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SWUTC Research Project Description

Assessment of Vehicle Performance in Harsh Environments Using Driving Simulator and Numerical Simulations

University: Louisiana State University

Principal Investigator:
Steve Cai
Gulf Coast Research Center for Evacuation and Transportation Resiliency
(225) 578-8898

Project Monitor:
Dan Magri
Louisiana Department of Transportation and Development
Highway Safety Administrator

Funding Source: USDOT

Total Project Cost: $25,000

Project Number: 600451-00112

Date Started: 5/1/13

Estimated Completion Date: 5/31/14

Project Summary

Project Abstract:
The present study aims to investigate the safety of vehicles during normal operations as well as emergencies through experimentally and numerically replicating the natural environments. An attempt will be made to simulate the complicated weather, road surface, and driver operational process, such as rain, camber, grade, and acceleration/ deceleration as well as steering processes. With the proposed accident assessment framework, the accident-related response is studied and accident risks are assessed for vehicles. The present study may provide a useful basis for traffic designs on highways with complicated topographic and weather conditions and optimization of evacuation routes and strategy that may lead to minimized single-vehicle accident risks.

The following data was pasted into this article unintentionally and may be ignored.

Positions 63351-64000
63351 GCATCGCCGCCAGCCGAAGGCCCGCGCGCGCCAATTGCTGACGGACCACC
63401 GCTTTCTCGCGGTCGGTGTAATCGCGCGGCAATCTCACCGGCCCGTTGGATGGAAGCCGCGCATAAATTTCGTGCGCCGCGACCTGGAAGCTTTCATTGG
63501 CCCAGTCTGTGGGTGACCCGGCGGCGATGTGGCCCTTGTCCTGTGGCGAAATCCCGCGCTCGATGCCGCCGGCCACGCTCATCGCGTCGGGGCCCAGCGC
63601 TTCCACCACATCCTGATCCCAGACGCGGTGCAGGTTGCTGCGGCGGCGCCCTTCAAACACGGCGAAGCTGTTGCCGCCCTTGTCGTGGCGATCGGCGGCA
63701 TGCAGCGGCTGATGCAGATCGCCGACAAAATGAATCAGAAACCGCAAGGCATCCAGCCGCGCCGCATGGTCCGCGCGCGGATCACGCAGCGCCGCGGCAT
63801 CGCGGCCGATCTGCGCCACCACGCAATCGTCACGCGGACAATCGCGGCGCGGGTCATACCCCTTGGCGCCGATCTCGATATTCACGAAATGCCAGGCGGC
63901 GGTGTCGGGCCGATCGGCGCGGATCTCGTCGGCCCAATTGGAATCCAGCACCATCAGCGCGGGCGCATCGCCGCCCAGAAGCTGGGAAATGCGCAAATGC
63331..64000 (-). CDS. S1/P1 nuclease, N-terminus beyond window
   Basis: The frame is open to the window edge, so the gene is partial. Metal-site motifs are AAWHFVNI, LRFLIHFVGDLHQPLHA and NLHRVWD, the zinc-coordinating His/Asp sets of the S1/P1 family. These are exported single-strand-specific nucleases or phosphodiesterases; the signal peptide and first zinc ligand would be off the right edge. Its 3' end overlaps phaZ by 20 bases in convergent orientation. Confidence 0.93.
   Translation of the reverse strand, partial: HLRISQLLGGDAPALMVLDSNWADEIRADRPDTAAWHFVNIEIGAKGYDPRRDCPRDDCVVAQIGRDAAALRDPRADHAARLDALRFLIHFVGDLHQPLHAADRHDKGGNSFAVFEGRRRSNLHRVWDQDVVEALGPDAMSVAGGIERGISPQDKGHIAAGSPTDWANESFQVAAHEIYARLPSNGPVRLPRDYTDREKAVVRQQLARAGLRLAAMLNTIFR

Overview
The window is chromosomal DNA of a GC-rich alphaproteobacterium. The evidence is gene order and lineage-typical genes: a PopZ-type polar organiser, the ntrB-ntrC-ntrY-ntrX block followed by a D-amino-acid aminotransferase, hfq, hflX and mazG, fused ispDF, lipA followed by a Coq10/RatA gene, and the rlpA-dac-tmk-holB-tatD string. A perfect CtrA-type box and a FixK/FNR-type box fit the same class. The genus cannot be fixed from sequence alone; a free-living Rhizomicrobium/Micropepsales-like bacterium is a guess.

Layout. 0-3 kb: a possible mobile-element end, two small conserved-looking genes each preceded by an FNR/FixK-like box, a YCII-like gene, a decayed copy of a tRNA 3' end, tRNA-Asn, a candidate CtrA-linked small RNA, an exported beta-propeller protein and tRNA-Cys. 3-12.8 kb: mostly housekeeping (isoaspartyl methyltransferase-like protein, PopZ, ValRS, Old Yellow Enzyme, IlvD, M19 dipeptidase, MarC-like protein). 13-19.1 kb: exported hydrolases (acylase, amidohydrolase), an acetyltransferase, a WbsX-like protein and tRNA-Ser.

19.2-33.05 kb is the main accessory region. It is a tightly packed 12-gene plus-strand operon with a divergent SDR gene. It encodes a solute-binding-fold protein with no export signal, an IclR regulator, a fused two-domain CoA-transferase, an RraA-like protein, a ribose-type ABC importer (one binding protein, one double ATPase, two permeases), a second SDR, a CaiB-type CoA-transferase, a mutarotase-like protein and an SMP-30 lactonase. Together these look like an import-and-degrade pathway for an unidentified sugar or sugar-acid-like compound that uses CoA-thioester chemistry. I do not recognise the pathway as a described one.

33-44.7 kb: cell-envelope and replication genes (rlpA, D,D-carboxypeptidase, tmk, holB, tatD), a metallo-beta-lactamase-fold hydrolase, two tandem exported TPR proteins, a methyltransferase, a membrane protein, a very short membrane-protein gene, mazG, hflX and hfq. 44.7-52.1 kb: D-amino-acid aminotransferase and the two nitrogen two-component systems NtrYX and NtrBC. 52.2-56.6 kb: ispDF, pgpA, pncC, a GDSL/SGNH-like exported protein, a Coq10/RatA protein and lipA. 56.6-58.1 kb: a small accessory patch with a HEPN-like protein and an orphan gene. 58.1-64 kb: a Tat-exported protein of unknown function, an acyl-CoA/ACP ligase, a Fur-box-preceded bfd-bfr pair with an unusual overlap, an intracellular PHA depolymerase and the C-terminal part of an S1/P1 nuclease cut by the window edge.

Project Objectives:
The main goal of this research study is to lay a foundation for modeling the vehicle performance during harsh conditions that can be used as part of assessments to decide when evacuation routes need to be closed during hurricane and tropical storm events.

  1. Investigate how to use the driving simulator to replicate vehicle performance of typical vehicles used by the general public, fire departments, emergency management teams, etc.
  2. Study the driver response to different driving conditions (such as windy, wet conditions) and develop the corresponding mathematical model for drivers’ response, i.e., steering reaction.
  3. Develop an analysis framework and estimate the rollover risk index of vehicles under different combinations of environmental and driver operational conditions;

Task Descriptions:

Task 1: Simulation Using Driving Simulator
The driving simulator provides multi-channel audio/visual systems with 180° display, full-width automobile cab including windshield, driver and passenger seats, center console and dash, full instrumentation, control loaded steering, braking and acceleration, mini-LCD rear-view mirrors plus realtime one degree of freedom motion simulation. This driving simulator has a library of residential, urban, rural, commercial, industrial, highway, intersection and traffic signal control; autonomous, interactive ambient traffic; extensive, interactive scripted vehicle activity; variable roadway friction and weather effects; and data collection definition. Its flexible scenario creation interface and customizable highway system design tools will enable the research team build the various virtual simulation networks that will be used for this study.

The dynamics of the driving simulator can be modified within the SimCreator proprietary software tool which is a graphical simulation and modeling system. At its top level, it represents a graphical user interface that allows placement and connection of various components including extensive, scripted vehicle activity in C/C++ code components. Relevant components will be explored and modified to allow the driving simulator to behave (vehicle component loadings) as a sedan, SUV, minivan, fire truck, mass transportation bus and a commercial truck.

Task 2: Simulation of Vehicle Performance and Data Analysis